Skip to Page Content

June 28, 2009

Summer Update

Cups like this one in the 17th century were imported in bulk for the European market.

The June issue of the National Geographic magazine has a great spread on the fabulous Belitung ship wreck sunk around 826 CE off Sumatra, Indonesia. Its cargo of some 60,000 Tang dynasty ceramic items was purchased by Singapore for over US$30 million. The photographs of the wares that were excavated in late 1990s are of a high standard. The Belitung is the earliest known shipwreck on the Maritime Silk Route that extended from the Southeast China coast through Southeast Asia to the Middle East. That trade continued for centuries with silk, ceramics, tea and spices being important commodities.

Beginning in the 17th century the Dutch and then the English East Asian companies were the dominant traders between Asia and Europe, which explains how this simple 17th century cup was found in a Sierra Leone harbor. It is a souvenir of the British colonial rule of that West African nation, where it was acquired by Dan and Margaret Sullivan who were stationed at the American Embassy in Freetown in the 1980s. Such cups were imported in vast amounts for the European drinkers of tea, coffee and chocolate.

Synopsis of the May 2 session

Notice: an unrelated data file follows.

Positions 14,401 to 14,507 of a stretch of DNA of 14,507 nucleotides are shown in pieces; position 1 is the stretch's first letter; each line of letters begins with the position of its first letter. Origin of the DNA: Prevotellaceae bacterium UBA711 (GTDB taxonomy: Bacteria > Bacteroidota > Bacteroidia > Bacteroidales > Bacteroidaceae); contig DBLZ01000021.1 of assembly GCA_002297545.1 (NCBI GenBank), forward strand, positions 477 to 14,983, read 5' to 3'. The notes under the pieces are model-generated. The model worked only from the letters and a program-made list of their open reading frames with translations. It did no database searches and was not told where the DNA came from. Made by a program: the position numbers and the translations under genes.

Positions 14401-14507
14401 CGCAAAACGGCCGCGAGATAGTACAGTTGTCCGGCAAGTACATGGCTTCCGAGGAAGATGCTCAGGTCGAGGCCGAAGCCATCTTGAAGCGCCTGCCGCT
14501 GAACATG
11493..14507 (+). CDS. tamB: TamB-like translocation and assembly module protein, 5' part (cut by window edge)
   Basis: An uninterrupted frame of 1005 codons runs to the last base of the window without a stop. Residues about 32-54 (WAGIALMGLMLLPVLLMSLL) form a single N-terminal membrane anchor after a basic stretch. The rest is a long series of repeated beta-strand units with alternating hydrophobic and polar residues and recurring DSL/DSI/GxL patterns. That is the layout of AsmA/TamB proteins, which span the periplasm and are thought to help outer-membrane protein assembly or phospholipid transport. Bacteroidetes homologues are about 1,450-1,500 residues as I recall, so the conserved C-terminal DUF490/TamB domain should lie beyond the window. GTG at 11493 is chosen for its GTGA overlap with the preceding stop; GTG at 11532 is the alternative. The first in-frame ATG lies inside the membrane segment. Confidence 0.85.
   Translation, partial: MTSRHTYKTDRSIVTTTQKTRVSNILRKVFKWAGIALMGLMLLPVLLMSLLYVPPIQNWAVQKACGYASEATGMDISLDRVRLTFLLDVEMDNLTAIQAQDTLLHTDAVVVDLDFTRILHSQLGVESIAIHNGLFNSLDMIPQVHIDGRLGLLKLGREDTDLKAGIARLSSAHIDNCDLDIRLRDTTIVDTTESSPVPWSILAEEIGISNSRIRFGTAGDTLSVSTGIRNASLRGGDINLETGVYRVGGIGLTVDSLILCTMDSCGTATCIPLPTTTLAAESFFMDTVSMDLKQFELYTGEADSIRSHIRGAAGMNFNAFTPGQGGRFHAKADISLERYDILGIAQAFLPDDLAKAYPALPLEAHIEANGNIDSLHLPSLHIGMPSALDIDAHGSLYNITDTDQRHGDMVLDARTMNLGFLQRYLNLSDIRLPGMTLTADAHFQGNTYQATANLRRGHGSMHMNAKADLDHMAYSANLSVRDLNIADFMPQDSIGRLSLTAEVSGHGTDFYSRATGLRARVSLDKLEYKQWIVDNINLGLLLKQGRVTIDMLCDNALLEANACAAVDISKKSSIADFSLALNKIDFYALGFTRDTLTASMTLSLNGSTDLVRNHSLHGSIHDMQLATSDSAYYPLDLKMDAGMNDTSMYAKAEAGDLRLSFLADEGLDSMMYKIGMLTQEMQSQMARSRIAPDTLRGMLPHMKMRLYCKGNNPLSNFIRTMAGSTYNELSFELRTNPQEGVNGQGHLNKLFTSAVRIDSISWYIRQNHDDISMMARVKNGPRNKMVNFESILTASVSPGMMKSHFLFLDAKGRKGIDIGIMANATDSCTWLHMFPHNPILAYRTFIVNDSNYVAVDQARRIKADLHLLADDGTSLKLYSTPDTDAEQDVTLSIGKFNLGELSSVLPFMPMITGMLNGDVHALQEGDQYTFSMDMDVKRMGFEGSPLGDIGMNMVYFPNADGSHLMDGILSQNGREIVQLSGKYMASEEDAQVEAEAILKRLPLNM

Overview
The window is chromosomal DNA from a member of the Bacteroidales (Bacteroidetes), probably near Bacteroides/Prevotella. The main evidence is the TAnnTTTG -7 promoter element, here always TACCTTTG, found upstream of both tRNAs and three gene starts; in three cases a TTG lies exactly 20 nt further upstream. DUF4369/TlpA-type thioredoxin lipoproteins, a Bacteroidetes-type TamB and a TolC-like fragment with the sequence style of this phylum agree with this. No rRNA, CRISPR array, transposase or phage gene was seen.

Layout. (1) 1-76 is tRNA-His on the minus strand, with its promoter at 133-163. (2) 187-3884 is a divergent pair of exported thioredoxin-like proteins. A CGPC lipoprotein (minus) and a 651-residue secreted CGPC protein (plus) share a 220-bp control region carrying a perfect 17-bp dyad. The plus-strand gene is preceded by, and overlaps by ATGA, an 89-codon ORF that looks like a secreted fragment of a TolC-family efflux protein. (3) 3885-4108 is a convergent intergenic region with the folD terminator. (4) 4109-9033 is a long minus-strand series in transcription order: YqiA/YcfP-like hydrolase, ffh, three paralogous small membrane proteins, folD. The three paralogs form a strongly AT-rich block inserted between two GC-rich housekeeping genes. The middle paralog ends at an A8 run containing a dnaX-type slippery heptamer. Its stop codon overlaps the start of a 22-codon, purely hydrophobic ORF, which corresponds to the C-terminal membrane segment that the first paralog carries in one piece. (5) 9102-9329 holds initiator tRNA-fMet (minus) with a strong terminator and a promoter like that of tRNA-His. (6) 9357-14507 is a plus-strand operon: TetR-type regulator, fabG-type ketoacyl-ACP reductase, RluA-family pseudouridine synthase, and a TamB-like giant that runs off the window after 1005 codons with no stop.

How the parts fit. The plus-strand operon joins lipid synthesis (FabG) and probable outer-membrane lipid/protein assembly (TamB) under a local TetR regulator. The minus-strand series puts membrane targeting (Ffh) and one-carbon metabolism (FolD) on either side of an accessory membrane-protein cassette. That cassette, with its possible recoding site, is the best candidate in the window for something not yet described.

We visited the Reeves Collection at Washington and Lee University, Lexington, Virginia. The some 4,000 pieces in the Collection are largely 17th-19th century Chinese overglaze porcelains made for American and European markets, often with family crests painted in bright enamels. The Collection includes examples decorated in Canton/Guangzhou for George Washington’s Society of Cincinnati.

Chinese porcelain cup and saucer from the WLU Collection.

WLU Curator Ron Fuchs gave interesting background and told humorous illustrative tales during our handling session. The new WLU Japanese tea room was active on that Saturday with the tea ceremony. The good number of members who made the three-hour trip south were rewarded with good weather, introduction to a lovely liberal arts campus and an interesting presentation of a genre of Chinese porcelain – armorials – that few members have in their collections, and are not in the Freer – Sackler collection. This Chinese porcelain cup and saucer is from the WLU Collection.

A new idea – “From Members’ Collections”

Starting this autumn we want to add to the WOCG’s monthly announcement examples of ceramics from members’ collections. If interested, email me a JPEG image and a comment on the piece, i.e., where it was collected, its attraction for you, some background on the type of ware, etc. If not imperial that’s okay. We’d like to hear what turned you on to acquire it. I might add some additional details as appropriate. The aim is to have one piece in each WOCG announcement. I’ll be the decider on what pieces get published.

Report on Khmer Archaeological Studies June 16 at Freer